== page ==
I am not sure whether people realize the economic role of the composer. The composer is a creator of economic opportunities. A new piece being produced translates into jobs, not only for musicians and performers, but brings X number of dollars for: rehearsal spaces, printers, graphic and web designers, web hosting companies, suppliers, music copyists, recording engineers, publicists, agents, lighting designers, stage managers, stage hands, theater staff, beauty parlors, and even coffee shops, restaurants and bars for the after-concert reprieve, as well as taxis and car services. In other words, the composerâ€™s work creates a plus-value that boosts economic growth. For better or worse, composers are capital-boosters.
However, the support structure is performer and organization oriented. There are hardly any programs that support the composerâ€™s activity directly â€“ even the Meet the Composer Fund requires a non-profit sponsor. The programs support the ensembles, the companies, the organizations that present the work. Finding the right sponsor can be a challenge. The sponsors may have their own agendas that do not necessarily match the composerâ€™s goals.
Is the answer having oneâ€™s own non-profit organization? I have two objections: (1) Because of the capitalistic competitive environment that prevails even in the arts, there is a conflict of interest between the composer and the organization, as it aims to support multiple composers. What I have seen happen is the creation of small factions that protect their territories, just like in any other business, nothing fair or democratic about it. (2) Running the non-profit organization is paper-intensive, it takes over the composerâ€™s life and there is very little time left to practice and compose. This is becoming a leitmotiv: why are we compelled to be business people instead of pursuing our artistic expression, which is the composerâ€™s most basic human right.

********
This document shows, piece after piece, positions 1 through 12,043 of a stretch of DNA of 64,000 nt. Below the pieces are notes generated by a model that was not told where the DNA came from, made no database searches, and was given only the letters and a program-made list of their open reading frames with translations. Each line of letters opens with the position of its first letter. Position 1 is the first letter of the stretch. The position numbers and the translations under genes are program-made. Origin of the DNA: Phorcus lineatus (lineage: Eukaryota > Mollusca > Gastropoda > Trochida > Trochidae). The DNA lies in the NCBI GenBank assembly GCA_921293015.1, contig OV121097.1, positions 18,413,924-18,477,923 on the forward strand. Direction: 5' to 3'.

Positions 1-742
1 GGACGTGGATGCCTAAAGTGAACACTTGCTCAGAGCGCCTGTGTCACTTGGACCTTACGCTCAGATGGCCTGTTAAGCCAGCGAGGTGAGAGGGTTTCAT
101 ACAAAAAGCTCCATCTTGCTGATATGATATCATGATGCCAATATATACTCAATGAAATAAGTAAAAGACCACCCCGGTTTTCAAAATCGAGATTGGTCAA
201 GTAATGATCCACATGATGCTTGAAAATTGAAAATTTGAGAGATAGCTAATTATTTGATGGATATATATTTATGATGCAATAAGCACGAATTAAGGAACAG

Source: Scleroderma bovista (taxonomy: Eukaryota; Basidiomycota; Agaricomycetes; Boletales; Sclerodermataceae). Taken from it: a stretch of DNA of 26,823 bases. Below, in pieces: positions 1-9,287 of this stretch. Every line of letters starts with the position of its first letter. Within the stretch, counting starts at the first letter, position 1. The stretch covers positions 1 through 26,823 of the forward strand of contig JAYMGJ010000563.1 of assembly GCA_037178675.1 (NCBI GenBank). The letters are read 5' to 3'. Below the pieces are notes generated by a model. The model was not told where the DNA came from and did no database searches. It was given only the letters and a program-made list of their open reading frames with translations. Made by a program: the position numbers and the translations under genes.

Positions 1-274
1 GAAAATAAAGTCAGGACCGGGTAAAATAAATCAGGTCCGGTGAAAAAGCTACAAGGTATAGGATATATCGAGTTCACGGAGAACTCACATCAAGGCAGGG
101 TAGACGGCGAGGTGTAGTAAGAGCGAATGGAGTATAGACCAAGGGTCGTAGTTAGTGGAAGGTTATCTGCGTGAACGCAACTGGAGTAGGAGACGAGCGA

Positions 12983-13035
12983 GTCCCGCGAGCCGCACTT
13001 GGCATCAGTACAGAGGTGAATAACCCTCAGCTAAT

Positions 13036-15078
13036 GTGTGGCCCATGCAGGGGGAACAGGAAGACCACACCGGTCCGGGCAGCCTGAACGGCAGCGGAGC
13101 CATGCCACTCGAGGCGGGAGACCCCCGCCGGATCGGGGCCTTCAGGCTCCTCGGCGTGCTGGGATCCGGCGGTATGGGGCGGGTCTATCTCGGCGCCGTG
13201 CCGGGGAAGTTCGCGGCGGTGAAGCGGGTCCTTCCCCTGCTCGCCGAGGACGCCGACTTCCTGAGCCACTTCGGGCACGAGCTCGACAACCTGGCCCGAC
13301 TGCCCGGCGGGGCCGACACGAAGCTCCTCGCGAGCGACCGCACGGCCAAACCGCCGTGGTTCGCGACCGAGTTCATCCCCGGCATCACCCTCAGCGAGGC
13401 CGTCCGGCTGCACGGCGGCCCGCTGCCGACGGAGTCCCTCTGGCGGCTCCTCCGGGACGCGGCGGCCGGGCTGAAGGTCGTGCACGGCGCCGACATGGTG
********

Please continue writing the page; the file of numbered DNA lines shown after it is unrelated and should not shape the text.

Why not support the composer directly and help create that economic-boosting plus-value? A growing number of unsupported composers invest enormous sums of their own money, year after year, often re-oriented from other job earnings, into the creation and presentation of their work, which in turn benefits the various economic sectors I mentioned above. Isn’t this a form of exploitation? Why do we do it? We are not pursuing fame and fortune. We do it because the Work must happen, it must be shared, heard. The reward is in the piece itself â€“ it better be worth it.